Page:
Is your favorite crypto a security or commodity? CFTC Commissioner reveals what the watchdog looks at

  • With Ripple in the hot seat for securities violations, cryptocurrency investors are worried about whether their favorite cryptos are securities or commodities.
  • CFTC Commissioner Dawn Stump recently laid out the 10 points to consider while evaluating whether a digital asset is a commodity and if the CFTC has jurisdiction.

Is your favorite cryptocurrency a security or a commodity, and if it’s the latter, will the commodities regulator be looking at it soon? This has become a pertinent question for investors even as Ripple continues to square off with the securities regulator in the U.S over whether XRP is a security. A commissioner at the Commodity Futures Trading Commission (CFTC)  took a dive into the ten things to consider before deciding on whether your favorite token is a commodity and if the regulator will be taking a keen look.

Dawn Stump, one of the five commissioners of the CFTC took a look at ten pointers for any investor who is uncertain of whether they own a security or a commodity, or possibly even both.

“The recent growth in popularity of crypto products and other digital assets has drawn much attention to the question of how this new financial asset class is regulated in the United States,” she pointed out.

She believes there has been an inaccurate oversimplification which suggests that they are either securities under the SEC or commodities under the CFTC.

Is your crypto a commodity? CFTC exec explains

This is a complicated multi-faceted question with no direct answer. However, as the Commissioner pointed out, the definition of a commodity under the CFTC’s governing statute is extremely broad. “Therefore, to say that a particular digital asset is a “commodity” is unremarkable,” she stated.

Stump, who is a former director at the Futures Industry Association, reminded the public that the CFTC doesn’t have regulatory authority over cash commodities. “Rather, the CFTC regulates futures contracts on commodities, and other derivatives products such as swaps.”

An example with the livestock market is that cattle are commodities and the CFTC would regulate the futures market on cattle. However, it doesn’t regulate cash cattle markets such as video auctions and sale barns.

Conclusively, even if your favorite digital currency is a commodity, it’s not regulated by the CFTC. However, the commission will regulate derivatives on that cryptocurrency. This role extends even to tokens that are determined to be securities. The CFTC would still regulate derivatives on tokens that are considered securities.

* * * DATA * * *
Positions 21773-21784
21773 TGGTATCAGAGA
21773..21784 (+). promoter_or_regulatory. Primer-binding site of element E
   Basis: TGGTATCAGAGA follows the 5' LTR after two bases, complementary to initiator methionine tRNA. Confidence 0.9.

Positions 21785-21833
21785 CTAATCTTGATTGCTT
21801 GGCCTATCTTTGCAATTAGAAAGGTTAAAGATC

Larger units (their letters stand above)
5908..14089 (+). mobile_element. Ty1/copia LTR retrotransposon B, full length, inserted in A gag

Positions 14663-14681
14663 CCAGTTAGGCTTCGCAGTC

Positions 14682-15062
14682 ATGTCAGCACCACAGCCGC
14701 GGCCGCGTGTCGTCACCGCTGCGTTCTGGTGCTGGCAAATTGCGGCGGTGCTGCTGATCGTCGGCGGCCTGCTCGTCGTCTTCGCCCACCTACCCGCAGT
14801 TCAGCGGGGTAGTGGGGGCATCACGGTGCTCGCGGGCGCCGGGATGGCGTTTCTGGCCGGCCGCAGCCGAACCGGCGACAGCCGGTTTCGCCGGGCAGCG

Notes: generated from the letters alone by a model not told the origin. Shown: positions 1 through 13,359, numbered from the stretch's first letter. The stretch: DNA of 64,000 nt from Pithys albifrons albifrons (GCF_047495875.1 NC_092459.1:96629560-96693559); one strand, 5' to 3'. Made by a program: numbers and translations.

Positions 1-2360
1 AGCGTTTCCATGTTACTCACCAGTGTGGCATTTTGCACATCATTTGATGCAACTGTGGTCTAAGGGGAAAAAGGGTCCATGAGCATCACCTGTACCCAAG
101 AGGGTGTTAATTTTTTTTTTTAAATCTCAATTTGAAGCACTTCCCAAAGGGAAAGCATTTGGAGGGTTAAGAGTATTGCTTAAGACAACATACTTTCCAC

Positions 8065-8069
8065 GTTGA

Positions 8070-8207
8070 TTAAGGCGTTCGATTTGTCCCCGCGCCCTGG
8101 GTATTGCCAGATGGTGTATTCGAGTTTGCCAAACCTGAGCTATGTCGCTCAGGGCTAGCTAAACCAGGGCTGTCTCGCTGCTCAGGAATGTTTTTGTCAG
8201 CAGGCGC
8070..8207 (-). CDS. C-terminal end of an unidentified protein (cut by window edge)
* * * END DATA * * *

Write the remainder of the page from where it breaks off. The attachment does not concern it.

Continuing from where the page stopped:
As such, the regulator would have jurisdiction over BitMEX, a platform that offers derivatives on cryptocurrencies, but not over a platform that offers purely purchasing and selling services like Robinhood Crypto.

As we’ve seen in the past, the CFTC has enforcement authority over the products it regulates. It has already proven this in the cryptocurrency market with its action against BitMEX. Earlier this month, the regulator revealed that it had reached a settlement with BitMEX for the exchange’s illegal sale of derivative products to U.S clients. BitMEX consented to a $100 million penalty, one of the largest settlements in the industry.

The commissioner also critically pointed out that the watchdog has authority to use its broader enforcement authority “to deter manipulation and fraud involving cash digital assets, even though the CFTC does not regulate them.”

Related: Former CFTC officials argue whether crypto regulation falls under CFTC jurisdiction or the SEC

About Author

Steve has been a blockchain writer for four years, and a crypto enthusiast for even longer. He is most excited by the application of blockchain to solve the challenges facing developing nations.

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